Metabolic Diseases and Diabetes
In partnership with the IGSB, Mark Ratain, MD (Department of Medicine, Section of Hematology / Oncology) and colleagues are analyzing genome wide variation in DNA sequence and gene expression in a large collection of human livers to discover patterns of genomic variation and expression. This comprehensive study, never before conducted, will provide the basis for evaluating potential outcomes of drug therapy in individual cancer patients.
About 75% of the top 200 drugs prescribed are eliminated from the body through the metabolic enzymes in the liver. In addition to receiving seed funding as part of the IGSB Metabolic Diseases and Diabetes Initiative, Ratain and colleagues are using the resources of the High Throughput Genome Analysis Core (HGAC) to perform their study.
As part of the same Initiative, Chris Rhodes, PhD (Department of Medicine, Section of Endocrinology, Diabetes and Metabolism) is performing drug and genome screening of insulin-secreting cells in the Celluar Screening Center (CSC) to identify therapies which promote insulin production in diabetes patients.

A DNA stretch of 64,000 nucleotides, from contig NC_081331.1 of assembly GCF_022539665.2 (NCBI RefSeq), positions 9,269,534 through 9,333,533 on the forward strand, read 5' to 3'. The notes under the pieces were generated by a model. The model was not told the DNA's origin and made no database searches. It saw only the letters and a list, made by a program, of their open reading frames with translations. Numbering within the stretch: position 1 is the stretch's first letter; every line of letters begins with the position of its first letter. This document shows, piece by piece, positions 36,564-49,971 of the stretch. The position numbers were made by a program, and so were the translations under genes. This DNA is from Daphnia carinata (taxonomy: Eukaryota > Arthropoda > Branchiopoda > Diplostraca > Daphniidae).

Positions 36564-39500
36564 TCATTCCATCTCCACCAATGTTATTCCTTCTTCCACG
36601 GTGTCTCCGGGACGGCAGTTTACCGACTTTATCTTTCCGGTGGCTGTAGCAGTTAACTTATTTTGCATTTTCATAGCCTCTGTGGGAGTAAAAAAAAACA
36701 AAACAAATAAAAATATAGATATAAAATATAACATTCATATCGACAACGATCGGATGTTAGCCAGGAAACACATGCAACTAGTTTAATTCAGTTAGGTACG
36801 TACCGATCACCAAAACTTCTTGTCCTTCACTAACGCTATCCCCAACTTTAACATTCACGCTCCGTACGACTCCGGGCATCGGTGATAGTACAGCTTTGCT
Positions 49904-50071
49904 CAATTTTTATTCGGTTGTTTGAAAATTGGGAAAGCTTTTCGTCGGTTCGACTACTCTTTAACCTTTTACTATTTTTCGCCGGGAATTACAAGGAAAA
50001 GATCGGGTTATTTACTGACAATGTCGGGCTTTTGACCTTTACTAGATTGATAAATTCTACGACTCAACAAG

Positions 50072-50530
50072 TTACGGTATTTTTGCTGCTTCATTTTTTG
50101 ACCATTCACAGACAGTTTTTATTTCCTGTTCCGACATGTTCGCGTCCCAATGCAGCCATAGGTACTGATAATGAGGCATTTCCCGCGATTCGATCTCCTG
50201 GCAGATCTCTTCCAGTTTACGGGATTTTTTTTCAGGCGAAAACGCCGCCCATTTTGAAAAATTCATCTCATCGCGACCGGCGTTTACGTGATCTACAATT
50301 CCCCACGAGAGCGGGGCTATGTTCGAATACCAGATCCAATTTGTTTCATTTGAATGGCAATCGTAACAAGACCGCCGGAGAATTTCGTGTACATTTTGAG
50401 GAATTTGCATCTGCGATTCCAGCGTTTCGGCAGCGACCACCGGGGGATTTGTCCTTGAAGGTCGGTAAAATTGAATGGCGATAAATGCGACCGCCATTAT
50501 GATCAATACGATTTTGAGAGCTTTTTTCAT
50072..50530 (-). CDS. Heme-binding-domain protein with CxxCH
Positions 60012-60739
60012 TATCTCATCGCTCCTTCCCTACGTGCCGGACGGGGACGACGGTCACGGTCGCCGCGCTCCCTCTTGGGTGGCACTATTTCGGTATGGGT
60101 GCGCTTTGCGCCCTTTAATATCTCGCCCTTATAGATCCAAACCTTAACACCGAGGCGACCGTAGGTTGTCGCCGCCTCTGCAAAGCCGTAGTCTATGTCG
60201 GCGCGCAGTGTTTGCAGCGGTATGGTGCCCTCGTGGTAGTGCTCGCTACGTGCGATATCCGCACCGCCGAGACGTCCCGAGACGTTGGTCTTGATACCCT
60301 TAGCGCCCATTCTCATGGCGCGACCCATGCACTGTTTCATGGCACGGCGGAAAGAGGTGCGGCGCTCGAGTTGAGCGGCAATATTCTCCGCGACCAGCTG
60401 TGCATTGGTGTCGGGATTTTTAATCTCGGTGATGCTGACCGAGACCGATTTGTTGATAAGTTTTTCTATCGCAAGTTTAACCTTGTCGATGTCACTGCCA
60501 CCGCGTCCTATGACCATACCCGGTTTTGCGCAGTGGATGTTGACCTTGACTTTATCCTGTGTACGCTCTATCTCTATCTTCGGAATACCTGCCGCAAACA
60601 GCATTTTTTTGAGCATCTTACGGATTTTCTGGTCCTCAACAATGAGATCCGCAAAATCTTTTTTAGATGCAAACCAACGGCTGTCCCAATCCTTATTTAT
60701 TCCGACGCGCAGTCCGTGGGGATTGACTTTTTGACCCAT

- Profiling Reactive Metabolites via Chemical Trapping and Targeted Mass Spectrometry
- Does the brain listen to the gut?
- (Meta)genomic insights into the pathogenome of Cellulosimicrobium cellulans
- A robust adaptive denoising framework for real-time artifact removal in scalp EEG measurements
- Imputing Gene Expression in Uncollected Tissues Within and Beyond GTEx
- Small Rad51 and Dmc1 Complexes Often Co-occupy Both Ends of a Meiotic DNA Double Strand Break
- Controlling the Cyanobacterial Clock by Synthetically Rewiring Metabolism
- Choosing experiments to accelerate collective discovery
- The transcriptional landscape of age in human peripheral blood
- Digital signaling decouples activation probability and population heterogeneity